The science community doesn’t use the term “GMOs,” so it makes sense that the government’s labeling system to identify foods made using genetic engineering wouldn’t either. The USDA recently offered a look at a handful of prototypes for the labeling logo, and they use the abbreviation “BE” on them — for bioengineered — a scientifically appropriate term for modern breeding techniques in agriculture.
The proposed logos, most with greens and yellows reminiscent of the growing and harvest seasons, reflect what biotechnology has meant to modern agriculture and what it means to the sustainability of the industry.
One of the most obvious takeaways from the proposed logos is the USDA’s recognition of biotechnology being a path forward for farmers. From allowing the use of safer crop protection tools and fewer applications to opening the door to the greater use of no-till and minimal-tillage production, the scientific consensus has been overwhelmingly positive about bioengineering in our nation’s food supply. That’s on top of the fact that these opportunities have led to significantly increased yields and a more secure food supply.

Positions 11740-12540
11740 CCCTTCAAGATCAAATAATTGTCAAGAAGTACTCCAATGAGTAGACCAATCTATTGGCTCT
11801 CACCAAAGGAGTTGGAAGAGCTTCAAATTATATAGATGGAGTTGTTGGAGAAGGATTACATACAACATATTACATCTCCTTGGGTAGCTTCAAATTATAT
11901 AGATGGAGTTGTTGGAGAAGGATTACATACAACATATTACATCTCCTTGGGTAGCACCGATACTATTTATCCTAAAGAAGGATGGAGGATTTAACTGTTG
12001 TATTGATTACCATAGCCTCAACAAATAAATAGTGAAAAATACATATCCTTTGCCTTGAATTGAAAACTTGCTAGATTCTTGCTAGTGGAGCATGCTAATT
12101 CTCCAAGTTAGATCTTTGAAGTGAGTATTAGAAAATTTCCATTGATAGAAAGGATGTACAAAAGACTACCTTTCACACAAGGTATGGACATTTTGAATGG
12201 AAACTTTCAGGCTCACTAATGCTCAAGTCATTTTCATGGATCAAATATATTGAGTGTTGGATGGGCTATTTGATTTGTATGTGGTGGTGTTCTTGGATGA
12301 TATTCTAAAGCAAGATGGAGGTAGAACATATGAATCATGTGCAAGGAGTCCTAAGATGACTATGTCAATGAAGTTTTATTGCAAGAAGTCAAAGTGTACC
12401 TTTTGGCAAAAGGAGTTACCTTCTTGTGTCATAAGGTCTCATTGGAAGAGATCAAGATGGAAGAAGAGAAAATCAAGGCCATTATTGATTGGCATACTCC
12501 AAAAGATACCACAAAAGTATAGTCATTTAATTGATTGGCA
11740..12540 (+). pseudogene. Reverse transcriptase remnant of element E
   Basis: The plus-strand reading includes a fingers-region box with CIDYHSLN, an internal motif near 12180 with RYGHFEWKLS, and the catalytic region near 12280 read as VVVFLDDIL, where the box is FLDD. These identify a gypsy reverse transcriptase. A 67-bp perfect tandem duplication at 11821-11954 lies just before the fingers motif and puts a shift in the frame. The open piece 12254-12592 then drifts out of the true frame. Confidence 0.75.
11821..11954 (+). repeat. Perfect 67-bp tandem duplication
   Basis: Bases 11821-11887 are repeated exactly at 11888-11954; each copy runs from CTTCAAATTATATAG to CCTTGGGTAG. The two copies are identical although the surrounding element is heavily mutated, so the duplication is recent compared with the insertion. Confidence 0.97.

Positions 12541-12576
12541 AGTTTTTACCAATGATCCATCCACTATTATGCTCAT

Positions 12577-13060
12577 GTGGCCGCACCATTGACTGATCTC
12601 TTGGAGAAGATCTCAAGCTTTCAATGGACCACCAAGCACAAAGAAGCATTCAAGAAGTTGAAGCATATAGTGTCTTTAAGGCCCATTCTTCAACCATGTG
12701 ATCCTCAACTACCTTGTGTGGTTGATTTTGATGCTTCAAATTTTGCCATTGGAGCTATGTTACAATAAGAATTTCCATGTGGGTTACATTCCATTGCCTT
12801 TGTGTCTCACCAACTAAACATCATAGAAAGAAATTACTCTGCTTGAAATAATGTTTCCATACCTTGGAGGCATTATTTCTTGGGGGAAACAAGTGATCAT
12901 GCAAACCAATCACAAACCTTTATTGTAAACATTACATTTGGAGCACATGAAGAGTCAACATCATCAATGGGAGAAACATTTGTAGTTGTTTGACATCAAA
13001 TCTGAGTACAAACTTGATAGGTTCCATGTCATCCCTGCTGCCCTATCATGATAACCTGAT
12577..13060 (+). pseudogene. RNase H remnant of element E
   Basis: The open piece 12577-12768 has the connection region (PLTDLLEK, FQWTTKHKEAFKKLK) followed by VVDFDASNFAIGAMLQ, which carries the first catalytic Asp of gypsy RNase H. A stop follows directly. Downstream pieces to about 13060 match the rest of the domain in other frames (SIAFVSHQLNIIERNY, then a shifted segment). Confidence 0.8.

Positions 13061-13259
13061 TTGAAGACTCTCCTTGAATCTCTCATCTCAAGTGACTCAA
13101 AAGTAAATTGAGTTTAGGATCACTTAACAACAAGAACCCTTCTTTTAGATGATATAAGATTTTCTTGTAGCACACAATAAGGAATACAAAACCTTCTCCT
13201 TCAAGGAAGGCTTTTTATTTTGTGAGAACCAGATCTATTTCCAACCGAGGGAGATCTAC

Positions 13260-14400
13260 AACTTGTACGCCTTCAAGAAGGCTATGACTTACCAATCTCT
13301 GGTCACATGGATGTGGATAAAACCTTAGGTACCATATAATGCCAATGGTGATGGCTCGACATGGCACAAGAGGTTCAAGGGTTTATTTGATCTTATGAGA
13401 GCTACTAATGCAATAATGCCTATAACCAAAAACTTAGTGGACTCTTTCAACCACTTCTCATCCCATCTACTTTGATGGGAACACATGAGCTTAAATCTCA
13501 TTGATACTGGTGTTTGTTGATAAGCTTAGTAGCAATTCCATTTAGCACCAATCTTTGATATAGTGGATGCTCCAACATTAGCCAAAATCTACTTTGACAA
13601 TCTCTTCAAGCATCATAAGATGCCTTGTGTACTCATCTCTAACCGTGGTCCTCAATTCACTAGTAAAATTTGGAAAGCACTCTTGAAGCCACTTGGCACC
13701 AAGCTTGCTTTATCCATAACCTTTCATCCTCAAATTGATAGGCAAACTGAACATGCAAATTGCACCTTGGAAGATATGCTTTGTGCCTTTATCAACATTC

The logos arrive in conjunction with the USDA’s proposed rule for food labeling. According to the agency, the rule is intended to provide a mandatory uniform national standard for disclosure of information to consumers about the bioengineered status of foods. (The comment period ends July 3, 2018.)
We can expect a vast number of comments before the close of the period. In 2016, when the congressional bill that put this plan into motion was passed, there were more than 110,000 responses. But the discussion didn’t stop there, and there has been much debate in the past two years about the specifics of the how any labeling guidelines would play out. One sticking point is how labeling would be used on some highly processed foods, where the genetic material is no longer detectable.
So far, the response from neutral parties to the proposed designs has been overwhelmingly positive — any negativity has been generated primarily from anti-biotech organizations who wish the logos cast more of a black cloud over genetic engineering. For example, in an article with NPR, an activist with the anti-biotech Center for Food Safety lamented that the “smile” that appears on some of the proposed logos is too propagandist while also suggesting that using scientific terms will be confusing for consumers.
There is nothing final about the logos or the rule, and now is the opportunity for anyone vested in agriculture and our food system to weigh in (yes, that’s pretty much everyone). Due to the congressionally mandated timeline for this rulemaking, the comment period will not be extended.